At every step in the video-streaming ecosystem, from the provider’s origin server, to the commercial Content Delivery Network (CDN), to transit and peering exchange points, to the network operator and finally to your home, the online video stream must navigate a diverse group of commercial businesses, business models and gateways. If we were talking about two-day delivery from UPS, there would be little cause for concern. Given we want to use this model to support live event streaming, this topic deserves more attention.
Addressing this concern, cable operators have placed an increased focus on scale, optimization and quality of experience (QoE), and have started to respond to rising expectations about quality with more infrastructure investments. As a result, consumers have started to get better service.
Fortunately, the long-term solution for online video is not just about building bigger networks, but building an intelligent network that leverages optimization technology like transparent caching, which pushes content out to the neighborhood where it can be delivered more cost-effectively to consumers.
With all that said, the online video situation is dynamic, and there is some cause for concern. Given recent events such as the revelations of vast NSA surveillance programs, there are some new scenarios that may emerge, such as encryption or related actions by the content providers that would obscure the video stream running across the operator network.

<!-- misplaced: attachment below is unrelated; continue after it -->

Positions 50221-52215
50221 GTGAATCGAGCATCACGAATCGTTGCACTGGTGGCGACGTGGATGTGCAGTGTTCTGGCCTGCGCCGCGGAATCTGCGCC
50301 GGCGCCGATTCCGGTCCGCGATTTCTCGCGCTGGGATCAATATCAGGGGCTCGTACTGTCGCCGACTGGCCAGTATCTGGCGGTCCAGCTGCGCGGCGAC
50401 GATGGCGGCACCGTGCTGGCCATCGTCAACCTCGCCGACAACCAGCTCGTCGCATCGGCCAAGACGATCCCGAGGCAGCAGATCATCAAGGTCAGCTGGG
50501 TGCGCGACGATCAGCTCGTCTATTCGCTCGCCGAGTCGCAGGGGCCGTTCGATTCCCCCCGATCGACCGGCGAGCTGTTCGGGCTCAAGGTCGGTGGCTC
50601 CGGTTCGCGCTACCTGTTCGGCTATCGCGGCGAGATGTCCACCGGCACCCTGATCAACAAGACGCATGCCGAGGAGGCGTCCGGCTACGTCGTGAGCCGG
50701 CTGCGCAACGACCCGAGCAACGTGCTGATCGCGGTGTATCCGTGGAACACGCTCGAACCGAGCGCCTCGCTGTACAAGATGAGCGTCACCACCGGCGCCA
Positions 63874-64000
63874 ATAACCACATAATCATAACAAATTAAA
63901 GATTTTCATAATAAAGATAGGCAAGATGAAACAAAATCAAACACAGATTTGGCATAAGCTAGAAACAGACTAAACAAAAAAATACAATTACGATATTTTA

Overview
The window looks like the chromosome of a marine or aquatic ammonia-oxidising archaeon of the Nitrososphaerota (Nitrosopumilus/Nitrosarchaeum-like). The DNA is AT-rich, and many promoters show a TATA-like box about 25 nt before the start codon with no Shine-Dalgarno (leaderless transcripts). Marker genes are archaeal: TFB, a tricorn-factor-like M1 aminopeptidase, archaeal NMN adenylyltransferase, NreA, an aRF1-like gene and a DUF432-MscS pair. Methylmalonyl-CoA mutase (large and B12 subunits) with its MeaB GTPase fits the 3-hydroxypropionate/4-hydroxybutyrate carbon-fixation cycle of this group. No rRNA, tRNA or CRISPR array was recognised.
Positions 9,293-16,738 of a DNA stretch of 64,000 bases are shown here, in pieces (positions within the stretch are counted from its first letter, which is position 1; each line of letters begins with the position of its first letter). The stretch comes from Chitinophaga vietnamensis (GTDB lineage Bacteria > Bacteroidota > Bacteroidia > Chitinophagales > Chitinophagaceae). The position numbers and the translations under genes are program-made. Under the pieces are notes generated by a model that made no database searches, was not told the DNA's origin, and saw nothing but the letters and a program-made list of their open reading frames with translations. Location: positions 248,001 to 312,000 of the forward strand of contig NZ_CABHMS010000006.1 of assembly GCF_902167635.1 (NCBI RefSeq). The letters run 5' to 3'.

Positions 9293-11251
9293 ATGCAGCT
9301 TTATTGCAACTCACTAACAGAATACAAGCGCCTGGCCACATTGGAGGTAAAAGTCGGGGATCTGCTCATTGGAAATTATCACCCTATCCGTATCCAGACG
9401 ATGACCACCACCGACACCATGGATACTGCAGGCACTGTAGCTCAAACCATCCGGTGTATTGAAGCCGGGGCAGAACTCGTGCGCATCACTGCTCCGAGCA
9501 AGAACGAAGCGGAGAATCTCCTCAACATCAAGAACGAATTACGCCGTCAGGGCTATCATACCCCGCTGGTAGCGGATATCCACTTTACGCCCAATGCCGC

To be clear, full encryption of all streaming video via HTTPs would be an extreme step by any content provider and is thought to be a rather unlikely outcome. But any step that obscures over-the-top video and, therefore, undermines the network operator’s optimization initiatives should be viewed as a retreat from the open ecosystem needed to allow online video to flourish. Such a move should be proactively discouraged.
We may have, until now, looked at the streaming video ecosystem in a conventional way: namely, the innovators are the new content providers, and the incumbent network operators are only protecting the status quo and, if given the chance, will act in their own self-interest, inevitably harming the consumer. Given this, we need to look at the video streaming ecosystem with a fresh perspective and keep in mind that each member is faced with choices that impact the whole.
To this end, an industry forum may be a suitable vehicle to allow all members of the ecosystem to have a seat at the table. A video streaming alliance would be charged with creating an open architecture for interconnection so members couldn’t know what to expect from each other in terms of operations, quality, security and privacy. Mutual goals of transparency, open architectures and quality of service could potentially emerge as themes to get the industry alliance off the ground. Together, as members of the ecosystem, we have a once in a lifetime opportunity to chart the course for the streaming industry that will allow online video to flourish.
Alon Maor is CEO and co-founder of Qwilt, a Redwood City, Calif.-based video-caching equipment vendor.
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